Law Firms Facing Rise in Large Malpractice Claims: Study

June 13, 2012

Although the frequency of malpractice claims brought against law firms in the U.S. appears to be leveling office, the number of large claims is rising sharply.

A new study by insurance broker Ames & Gough finds a growing number of leading malpractice insurers have paid claims in excess of $50 million.

Ames & Gough polled six insurance companies that on a combined basis work with more than 75 percent of large and midsized U.S. law firms. Four of the six insurers reported their company had paid or had participated in paying a claim of $100 million or greater and another had made a payment of $50 million to $100 million. The insurers participating in the survey were: AXIS, Beazley, CNA, Fireman’s Fund, Hartford and Ironshore.

Similarly, nearly all the insurers said they have seen an increase in the number of claims with a reserve (including loss and expenses) of more than $500,000 in 2012. In fact, two of the six estimated the number of claims that size has risen by more than 21 percent since last year; two see an increase between 11 – 20 percent, and another sees a 6 – 10 percent increase.

“In claims involving multi-million dollar payouts, multiple insurers are likely involved with the same claim given quota share coverage arrangements and excess limits,” said Eileen Garczynski, a vice president of Ames & Gough. “Still, there’s no question the proportion of claims resulting in multi-million dollar payouts has expanded.”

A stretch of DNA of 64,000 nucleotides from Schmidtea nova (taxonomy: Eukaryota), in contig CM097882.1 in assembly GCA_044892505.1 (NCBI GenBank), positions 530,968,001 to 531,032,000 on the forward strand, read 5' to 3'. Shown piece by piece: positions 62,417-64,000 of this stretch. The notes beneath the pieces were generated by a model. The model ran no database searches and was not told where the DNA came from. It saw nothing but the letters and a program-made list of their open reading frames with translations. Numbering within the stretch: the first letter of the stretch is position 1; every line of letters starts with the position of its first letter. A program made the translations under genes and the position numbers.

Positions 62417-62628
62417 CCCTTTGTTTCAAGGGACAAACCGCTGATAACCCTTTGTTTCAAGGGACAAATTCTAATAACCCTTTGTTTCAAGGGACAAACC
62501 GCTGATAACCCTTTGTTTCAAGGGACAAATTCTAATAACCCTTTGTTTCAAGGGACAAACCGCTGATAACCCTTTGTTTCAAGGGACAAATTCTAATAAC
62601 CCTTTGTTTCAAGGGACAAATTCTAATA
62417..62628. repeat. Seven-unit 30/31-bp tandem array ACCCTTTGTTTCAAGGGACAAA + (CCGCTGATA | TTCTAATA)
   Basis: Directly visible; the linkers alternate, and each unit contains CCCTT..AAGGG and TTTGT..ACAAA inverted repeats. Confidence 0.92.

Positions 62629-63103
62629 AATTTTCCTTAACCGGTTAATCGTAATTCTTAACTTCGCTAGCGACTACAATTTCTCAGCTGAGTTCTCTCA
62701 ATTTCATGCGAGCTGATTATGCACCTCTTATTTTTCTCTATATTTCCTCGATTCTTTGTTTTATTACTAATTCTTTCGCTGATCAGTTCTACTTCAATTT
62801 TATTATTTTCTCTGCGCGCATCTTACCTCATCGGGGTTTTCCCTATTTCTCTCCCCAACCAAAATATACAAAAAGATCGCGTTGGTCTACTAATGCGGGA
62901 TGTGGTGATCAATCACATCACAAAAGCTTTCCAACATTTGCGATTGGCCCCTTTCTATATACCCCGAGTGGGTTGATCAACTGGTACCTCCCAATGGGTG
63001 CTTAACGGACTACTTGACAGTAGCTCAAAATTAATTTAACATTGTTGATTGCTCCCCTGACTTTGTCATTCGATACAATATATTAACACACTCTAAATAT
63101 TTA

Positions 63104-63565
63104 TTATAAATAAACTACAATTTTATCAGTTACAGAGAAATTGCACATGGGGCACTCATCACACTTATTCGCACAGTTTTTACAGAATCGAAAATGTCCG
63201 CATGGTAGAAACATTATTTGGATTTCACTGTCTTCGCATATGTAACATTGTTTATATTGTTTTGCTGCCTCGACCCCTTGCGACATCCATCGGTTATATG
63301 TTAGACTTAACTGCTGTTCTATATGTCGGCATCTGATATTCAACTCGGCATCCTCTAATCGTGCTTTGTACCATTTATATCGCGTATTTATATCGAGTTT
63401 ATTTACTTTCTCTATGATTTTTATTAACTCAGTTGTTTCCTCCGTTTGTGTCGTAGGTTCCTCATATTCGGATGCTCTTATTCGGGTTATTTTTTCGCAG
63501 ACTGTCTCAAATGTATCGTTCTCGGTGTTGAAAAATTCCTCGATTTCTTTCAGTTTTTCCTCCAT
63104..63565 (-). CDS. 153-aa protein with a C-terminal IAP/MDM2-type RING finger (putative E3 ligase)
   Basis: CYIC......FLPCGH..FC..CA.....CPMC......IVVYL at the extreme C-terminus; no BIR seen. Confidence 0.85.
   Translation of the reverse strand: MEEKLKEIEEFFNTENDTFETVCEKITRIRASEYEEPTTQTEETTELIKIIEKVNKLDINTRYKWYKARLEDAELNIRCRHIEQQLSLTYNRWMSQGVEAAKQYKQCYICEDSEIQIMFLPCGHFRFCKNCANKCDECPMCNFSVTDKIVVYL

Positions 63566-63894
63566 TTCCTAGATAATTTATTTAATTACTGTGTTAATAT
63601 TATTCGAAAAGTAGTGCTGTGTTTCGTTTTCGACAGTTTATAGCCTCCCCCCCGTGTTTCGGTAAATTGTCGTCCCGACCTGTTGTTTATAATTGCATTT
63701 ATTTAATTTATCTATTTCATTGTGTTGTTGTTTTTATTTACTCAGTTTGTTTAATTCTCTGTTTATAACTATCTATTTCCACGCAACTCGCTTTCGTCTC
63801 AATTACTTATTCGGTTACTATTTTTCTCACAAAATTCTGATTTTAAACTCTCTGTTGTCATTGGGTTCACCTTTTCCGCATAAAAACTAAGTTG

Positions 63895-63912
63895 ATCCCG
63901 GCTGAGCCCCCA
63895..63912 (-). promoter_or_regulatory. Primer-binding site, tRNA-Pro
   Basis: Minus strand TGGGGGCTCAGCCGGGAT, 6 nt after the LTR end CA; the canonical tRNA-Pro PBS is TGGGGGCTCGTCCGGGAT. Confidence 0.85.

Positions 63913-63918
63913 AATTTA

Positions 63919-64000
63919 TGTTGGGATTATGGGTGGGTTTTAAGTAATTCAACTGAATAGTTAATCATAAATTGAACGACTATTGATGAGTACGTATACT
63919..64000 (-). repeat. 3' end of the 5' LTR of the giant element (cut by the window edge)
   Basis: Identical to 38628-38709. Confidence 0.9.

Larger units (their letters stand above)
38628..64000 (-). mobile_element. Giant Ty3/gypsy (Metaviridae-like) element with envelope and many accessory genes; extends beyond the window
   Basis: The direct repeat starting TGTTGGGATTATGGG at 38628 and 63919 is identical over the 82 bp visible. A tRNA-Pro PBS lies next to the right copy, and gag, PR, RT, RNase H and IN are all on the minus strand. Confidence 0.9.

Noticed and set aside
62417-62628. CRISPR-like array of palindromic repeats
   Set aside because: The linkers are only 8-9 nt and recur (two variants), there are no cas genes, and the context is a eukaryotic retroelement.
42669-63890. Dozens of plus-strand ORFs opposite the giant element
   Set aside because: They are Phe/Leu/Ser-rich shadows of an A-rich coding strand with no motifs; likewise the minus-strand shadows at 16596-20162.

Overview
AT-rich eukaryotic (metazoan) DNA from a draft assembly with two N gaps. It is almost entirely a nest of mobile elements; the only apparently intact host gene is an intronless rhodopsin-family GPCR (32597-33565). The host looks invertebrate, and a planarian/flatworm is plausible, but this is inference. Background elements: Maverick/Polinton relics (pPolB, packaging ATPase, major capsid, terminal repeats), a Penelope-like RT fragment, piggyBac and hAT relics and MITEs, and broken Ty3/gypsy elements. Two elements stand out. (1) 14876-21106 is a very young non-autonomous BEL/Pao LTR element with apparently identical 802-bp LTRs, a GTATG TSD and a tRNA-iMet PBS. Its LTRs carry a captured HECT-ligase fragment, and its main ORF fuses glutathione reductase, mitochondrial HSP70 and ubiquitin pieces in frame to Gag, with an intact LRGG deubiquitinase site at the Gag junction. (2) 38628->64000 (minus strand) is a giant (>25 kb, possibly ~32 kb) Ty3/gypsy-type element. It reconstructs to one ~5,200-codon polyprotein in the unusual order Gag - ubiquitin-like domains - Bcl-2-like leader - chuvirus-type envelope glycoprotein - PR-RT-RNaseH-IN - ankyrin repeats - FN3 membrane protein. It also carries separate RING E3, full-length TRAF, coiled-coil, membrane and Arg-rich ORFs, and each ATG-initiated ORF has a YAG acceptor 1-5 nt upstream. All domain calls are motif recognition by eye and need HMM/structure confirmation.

She traced the dramatic increase in large claims to a variety of factors, including the sheer magnitude of the transaction or of the underlying matters on which law firms may be working, as well as the elevated defense costs associated with complex litigation related to the malpractice suits.

The insurers cited “real estate” as the practice area generating the largest number of legal malpractice claims, followed by “corporate and securities” work, which encompasses merger and acquisition activities as well as other corporate finance transactions.

Meanwhile, “conflict of interest” continues to be the most frequent alleged malpractice error, ranked first or second by four of the six insurers. Two insurers listed “failure to calendar or follow-up” as first or second.

According to Garczynski, the increasing severity of legal malpractice claims underscores the need for law firms to consider whether they have adequate insurance limits to cover and defend a case.

“Generally, the amount of insurance coverage a firm purchases and the structure of its insurance program should be guided by the types of risks the law firm face,” she said.

She said that in some practice areas, such as residential real-estate and bankruptcy, the likelihood of a malpractice claim may be higher, but loss payment on any single claim may be lower. In such situations, law firms might consider lower per claim limits and higher aggregate limits.

Alternatively, in practice areas that typically see less frequent but potentially large claims, such as corporate and securities, patent, or entertainment law, firms may need considerable per claim limits. According to Ames & Gough, other factors to consider with respect to the purchase of malpractice insurance include the firm’s financial position and its individual philosophy with respect to risk-taking.

If there’s some good news this year about malpractice suits brought against law firms, it appears to be that claim volume isn’t growing. All but one of the insurers in the survey indicated the number of new claims filed in 2012 is flat compared to last year. This is in stark contrast to 2011 when more than half the insurers polled reported the number of claims had increased by 6 – 10 percent.

Source: Ames & Gough

Topics Carriers Trends Claims Medical Professional Liability

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